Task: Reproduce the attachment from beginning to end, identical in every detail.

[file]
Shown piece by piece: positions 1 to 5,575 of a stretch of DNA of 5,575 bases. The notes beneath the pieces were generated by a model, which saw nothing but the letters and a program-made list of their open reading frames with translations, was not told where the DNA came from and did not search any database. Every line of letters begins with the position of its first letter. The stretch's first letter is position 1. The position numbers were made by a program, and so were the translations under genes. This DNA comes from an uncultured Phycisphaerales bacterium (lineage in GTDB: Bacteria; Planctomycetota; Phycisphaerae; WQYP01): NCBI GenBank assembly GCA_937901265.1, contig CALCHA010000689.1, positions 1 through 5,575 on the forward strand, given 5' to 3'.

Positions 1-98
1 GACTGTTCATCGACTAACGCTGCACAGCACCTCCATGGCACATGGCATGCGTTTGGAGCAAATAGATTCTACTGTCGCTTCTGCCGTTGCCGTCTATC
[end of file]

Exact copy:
Shown piece by piece: positions 1 to 5,575 of a stretch of DNA of 5,575 bases. The notes beneath the pieces were generated by a model, which saw nothing but the letters and a program-made list of their open reading frames with translations, was not told where the DNA came from and did not search any database. Every line of letters begins with the position of its first letter. The stretch's first letter is position 1. The position numbers were made by a program, and so were the translations under genes. This DNA comes from an uncultured Phycisphaerales bacterium (lineage in GTDB: Bacteria; Planctomycetota; Phycisphaerae; WQYP01): NCBI GenBank assembly GCA_937901265.1, contig CALCHA010000689.1, positions 1 through 5,575 on the forward strand, given 5' to 3'.

Positions 1-98
1 GACTGTTCATCGACTAACGCTGCACAGCACCTCCATGGCACATGGCATGCGTTTGGAGCAAATAGATTCTACTGTCGCTTCTGCCGTTGCCGTCTATC